People with diabetes have today been sharing photos of their insulin pumps on social media networks using the hashtag #showmeyourpump.
The online movement came after US beauty pageant winner Miss Idaho 2014, Sierra Sandison, appeared on stage with her insulin pump fully visible.
Karla Fitzpatrick, 20, is also a beauty queen, having been crowned Miss Coventry 2014. She was diagnosed with Type 1 when she was seven years old and wears an insulin pump which manages her blood glucose levels.
Karla was delighted to see photos of Miss Idaho 2014 appearing on stage during the swimsuit portion of the competition in a bikini with her insulin pump on display.
Karla said: “Miss Idaho has started something fantastic, raising so much awareness for diabetes and the insulin pump. Growing up can sometimes be tough for children with diabetes as everything can affect our blood glucose levels. But diabetes research has developed so much so that we can lead happy healthy lives just like everyone else.
“Showing off your pump can be a little daunting for youngsters and even today I sometimes feel conscious you can see the device but then think 'hang on a sec, this little thing keeps me alive!' I hope more people with diabetes join this movement and continue to post pictures with their pumps to raise awareness for diabetes and brilliant charities like Diabetes UK who fund important research and support people like me.”
Insulin pumps can offer an alternative to injections for some people with Type 1 diabetes. The device is about the size of a small mobile phone and delivers a steady flow of insulin into the body through a cannula which is inserted under the skin. The cannula can be left in for two to three days before needing to be replaced and repositioned somewhere else on the body.
Diabetes UK has supported the social media movement today and is encouraging people to talk openly about their diabetes.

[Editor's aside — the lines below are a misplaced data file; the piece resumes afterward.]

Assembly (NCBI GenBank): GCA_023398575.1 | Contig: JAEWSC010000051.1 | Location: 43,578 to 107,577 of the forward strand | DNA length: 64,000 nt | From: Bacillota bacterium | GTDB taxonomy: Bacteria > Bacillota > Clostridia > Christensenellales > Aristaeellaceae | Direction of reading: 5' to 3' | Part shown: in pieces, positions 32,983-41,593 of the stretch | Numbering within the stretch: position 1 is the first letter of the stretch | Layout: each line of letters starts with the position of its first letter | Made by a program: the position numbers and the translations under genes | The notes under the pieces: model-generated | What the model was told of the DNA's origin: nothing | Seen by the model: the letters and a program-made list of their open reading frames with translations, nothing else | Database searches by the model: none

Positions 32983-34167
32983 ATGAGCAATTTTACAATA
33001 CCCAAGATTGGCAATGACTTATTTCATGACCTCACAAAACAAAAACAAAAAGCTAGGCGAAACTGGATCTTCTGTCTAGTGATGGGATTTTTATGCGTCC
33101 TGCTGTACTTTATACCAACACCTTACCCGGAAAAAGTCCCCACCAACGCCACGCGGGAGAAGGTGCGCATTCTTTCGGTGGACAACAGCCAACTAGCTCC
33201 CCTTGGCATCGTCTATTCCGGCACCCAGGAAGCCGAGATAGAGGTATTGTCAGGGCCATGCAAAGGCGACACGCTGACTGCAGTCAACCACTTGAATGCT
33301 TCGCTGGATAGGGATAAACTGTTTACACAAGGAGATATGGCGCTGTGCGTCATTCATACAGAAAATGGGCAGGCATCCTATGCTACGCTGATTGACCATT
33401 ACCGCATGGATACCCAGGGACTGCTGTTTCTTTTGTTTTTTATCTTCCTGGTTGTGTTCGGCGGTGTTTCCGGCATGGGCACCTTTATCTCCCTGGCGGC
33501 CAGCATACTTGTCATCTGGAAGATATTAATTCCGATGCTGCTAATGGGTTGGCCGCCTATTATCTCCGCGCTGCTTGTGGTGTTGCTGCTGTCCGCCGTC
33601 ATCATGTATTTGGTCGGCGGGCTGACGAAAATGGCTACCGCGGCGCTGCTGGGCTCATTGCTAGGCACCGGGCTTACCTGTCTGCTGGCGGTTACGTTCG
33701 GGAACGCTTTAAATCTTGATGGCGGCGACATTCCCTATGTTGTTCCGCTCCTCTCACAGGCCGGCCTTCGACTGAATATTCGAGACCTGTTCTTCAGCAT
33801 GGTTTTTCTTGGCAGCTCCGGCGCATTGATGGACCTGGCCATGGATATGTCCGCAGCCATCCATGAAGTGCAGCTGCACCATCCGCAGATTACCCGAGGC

Picture from user @T1diabetesblog
Deepa Khatri, Clinical Advisor at Diabetes UK, said: “Although insulin pumps aren’t for everyone, they do help many people – children and adults - to manage their blood glucose levels well and give them flexibility in their daily lives.
“They are attached to the body at all times and we know that some people, especially young people, can be self-conscious about them. That’s why it’s so great to see that Miss Idaho has confidently worn hers in public and is encouraging others to do the same. But you don’t have to be a beauty queen to be proud of your pump. We want to see lots of people sharing their pump-wearing photos with us.
“We’ve heard stories of people mistaking insulin pumps for pagers or mobile phones so we’re also hoping that there will be more open conversations between people with diabetes and their friends and family.”
The charity says that while insulin pumps aren’t suitable for everyone with Type 1 diabetes, those who think it could be suitable and who meet NICE criteria, should be offered this as a choice of treatment for their condition.
Picture from user @ninjabetic1
People who use insulin pens to administer their injections have also been joining in the conversation online using the hashtag #showmeyourpen